The escape from the cycle is to get help.  Stop writing automation that you can buy or re-use.  Get help running it.  Don’t waste time solving problems that other people have solved.  That may mean some upfront learning and investment but if you aren’t getting out of your own way then you’ll be run over.


Can we control Hype & Over-Vendoring?

Q: Is over-vendoring when you’ve had to much to drink?
A: Yes, too much Kool Aid.

There’s a lot of information here – skip to the bottom if you want to see my recommendation.

Last week on TheNewStack, I offered eight ways to keep Kubernetes on the right track (abridged list here) and felt that item #6 needed more explanation and some concrete solutions.

  1. DO: Focus on a Tight Core
  2. DO: Build a Diverse Community
  3. DO: Multi-cloud and Hybrid
  4. DO: Be Humble and Honest
  5. AVOID: “The One Ring” Universal Solution Hubris
  6. AVOID: Over-Vendoring (discussed here)
  7. AVOID: Coupling Installers, Brokers and Providers to the core
  8. AVOID: Fast Release Cycles without LTS Releases

kool-aid-manWhat is Over-Vendoring?  It’s when vendors’ drive their companies’ brands ahead of the health of the project.  Generally by driving an aggressive hype cycle where vendors are trying to jump on the hype bandwagon.

Hype can be very dangerous for projects (David Cassel’s TNS article) because it is easy to bypass the user needs and boring scale/stabilization processes to focus on vendor differentiation.  Unfortunately, common use-cases do not drive differentiation and are invisible when it comes to company marketing budgets.  That boring common core has the effect creating tragedy of the commons which undermines collaboration on shared code bases.

The solution is to aggressively keep the project core small so that vendors have specific and limited areas of coopetition.  

A small core means we do not compel collaboration in many areas of project.  This drives competition and diversity that can be confusing.  The temptation to endorse or nominate companion projects is risky due to the hype cycle.  Endorsements can create a bias that actually hurts innovation because early or loud vendors do not generally create the best long term approaches.  I’ve heard this described as “people doing the real work don’t necessarily have time to brag about it.”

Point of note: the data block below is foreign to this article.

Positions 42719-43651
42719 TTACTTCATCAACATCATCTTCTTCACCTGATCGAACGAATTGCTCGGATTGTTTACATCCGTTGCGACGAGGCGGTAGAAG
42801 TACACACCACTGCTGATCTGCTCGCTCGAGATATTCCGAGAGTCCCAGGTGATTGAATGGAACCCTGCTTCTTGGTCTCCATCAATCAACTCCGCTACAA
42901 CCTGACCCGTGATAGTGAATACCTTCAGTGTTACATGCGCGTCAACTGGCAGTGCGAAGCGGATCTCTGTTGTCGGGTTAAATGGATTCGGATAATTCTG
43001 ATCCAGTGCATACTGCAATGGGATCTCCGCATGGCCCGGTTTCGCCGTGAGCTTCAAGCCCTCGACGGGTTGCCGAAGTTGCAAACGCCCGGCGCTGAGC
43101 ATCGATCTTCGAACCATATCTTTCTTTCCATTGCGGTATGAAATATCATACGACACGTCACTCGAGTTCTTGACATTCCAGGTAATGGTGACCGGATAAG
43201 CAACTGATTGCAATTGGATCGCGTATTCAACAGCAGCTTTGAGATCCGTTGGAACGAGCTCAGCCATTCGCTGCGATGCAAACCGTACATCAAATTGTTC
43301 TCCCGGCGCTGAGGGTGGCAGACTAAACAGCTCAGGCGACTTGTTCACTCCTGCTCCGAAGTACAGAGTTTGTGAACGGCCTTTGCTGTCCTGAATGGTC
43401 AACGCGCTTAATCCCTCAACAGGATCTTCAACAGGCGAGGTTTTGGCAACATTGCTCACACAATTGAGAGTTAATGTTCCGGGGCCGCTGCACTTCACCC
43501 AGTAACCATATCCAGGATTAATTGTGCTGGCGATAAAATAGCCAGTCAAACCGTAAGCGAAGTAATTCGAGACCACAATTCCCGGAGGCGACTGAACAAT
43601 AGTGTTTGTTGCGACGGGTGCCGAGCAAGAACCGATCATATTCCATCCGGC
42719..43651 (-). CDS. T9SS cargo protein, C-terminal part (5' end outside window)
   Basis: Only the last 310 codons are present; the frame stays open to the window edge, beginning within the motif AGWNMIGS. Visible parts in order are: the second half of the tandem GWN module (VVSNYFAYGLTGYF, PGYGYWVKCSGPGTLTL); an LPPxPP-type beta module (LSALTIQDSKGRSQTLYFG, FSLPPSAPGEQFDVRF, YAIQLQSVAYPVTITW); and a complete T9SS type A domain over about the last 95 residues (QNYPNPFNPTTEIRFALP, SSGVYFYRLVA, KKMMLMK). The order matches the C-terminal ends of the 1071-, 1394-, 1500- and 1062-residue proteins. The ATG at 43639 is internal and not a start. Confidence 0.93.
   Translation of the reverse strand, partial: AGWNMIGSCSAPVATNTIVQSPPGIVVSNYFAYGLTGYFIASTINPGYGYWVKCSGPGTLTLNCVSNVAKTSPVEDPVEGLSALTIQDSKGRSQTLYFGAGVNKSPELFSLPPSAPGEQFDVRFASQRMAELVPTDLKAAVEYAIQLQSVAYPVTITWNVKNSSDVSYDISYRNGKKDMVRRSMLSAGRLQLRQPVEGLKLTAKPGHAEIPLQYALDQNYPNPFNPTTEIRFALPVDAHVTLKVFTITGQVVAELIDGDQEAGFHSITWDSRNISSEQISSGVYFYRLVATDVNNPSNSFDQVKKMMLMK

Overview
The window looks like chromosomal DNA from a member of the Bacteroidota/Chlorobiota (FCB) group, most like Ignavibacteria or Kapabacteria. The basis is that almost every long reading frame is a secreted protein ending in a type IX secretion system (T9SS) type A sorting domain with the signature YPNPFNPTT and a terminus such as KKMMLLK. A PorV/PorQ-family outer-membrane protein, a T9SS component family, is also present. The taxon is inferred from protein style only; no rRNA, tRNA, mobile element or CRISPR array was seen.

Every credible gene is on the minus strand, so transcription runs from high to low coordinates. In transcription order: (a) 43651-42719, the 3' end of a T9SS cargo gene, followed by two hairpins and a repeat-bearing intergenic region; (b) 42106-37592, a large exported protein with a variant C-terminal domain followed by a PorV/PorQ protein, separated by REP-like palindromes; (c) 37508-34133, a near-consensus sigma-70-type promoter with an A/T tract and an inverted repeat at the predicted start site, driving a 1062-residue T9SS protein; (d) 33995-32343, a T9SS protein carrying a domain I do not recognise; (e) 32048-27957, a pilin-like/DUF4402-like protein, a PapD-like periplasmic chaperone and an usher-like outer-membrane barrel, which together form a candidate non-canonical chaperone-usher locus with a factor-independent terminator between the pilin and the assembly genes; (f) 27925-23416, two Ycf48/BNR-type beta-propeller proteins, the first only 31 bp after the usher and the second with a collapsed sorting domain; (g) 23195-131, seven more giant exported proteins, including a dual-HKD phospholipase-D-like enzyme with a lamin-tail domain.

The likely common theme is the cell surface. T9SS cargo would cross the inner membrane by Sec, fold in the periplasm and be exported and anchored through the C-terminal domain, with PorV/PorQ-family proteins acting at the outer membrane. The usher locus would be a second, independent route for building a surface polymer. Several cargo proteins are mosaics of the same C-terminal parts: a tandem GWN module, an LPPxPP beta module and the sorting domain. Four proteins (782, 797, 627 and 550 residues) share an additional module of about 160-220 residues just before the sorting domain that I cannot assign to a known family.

Keeping a small core mantra drives a healthy plug-in model where vendors can differentiate.  It also ensures that projects can succeed with a bounded set of core contributors and support infrastructure.  That means that we should not measure success by commits, committers or lines of code because these will drop as projects successfully modularize.  My recommendation for a key success metric is to the ratio of committers to ecosystem members and users.

Tracking improving ratio of core to ecosystem shows that improving efficiency of investment.  That’s a better sign of health than project growth.

It’s important to note that there is also a serious risk of under-vendoring too!  

We must recognize and support vendors in open source communities because they sustain the project via direct contributions and bringing users.  For a healthy ecosystem, we need to ensure that vendors can fairly profit.  That means they must be able to use their brand in combination with the project’s brand.  Apache Project is the anti-pattern because they have very strict “no vendor” trademark marketing guidelines that can strand projects without good corporate support.

I’ve come to believe that it’s important to allow vendors to market open source projects brands; however, they also need to have some limits on how they position the project.

How should this co-branding work?  My thinking is that vendor claims about a project should be managed in a consistent and common way.  Since we’re keeping the project core small, that should help limit the scope of the claims.  Vendors that want to make ecosystem claims should be given clear spaces for marketing their own brand in participation with the project brand.

I don’t pretend that this is easy!  Vendor marketing is planned quarters ahead of when open source projects are ready for them: that’s part of what feeds the hype cycle. That means that projects will be saying no to some free marketing from their ecosystem.  Ideally, we’re saying yes to the right parts at the same time.

Ultimately, hype control means saying no to free marketing.  For an open source project, that’s a hard but essential decision.


OpenStack Interop, Container Security, Install & Open Source Posts

In case you missed it, I posted A LOT of content this week on other sites covering topics for OpenStack Interop, Container Security, Anti-Universal Installers and Monetizing Open Source.  Here are link-bait titles & blurbs from each post so you can decide which topics pique your interest.

Thirteen Ways Containers are More Secure than Virtual Machines on TheNewStack.com

Last year, conventional wisdom had it that containers were much less secure than virtual machines (VMs)! Since containers have such thin separating walls; it was easy to paint these back door risks with a broad brush.  Here’s a reality check: Front door attacks and unpatched vulnerabilities are much more likely than these backdoor hacks.

It’s Time to Slay the Universal Installer Unicorn on DevOps.com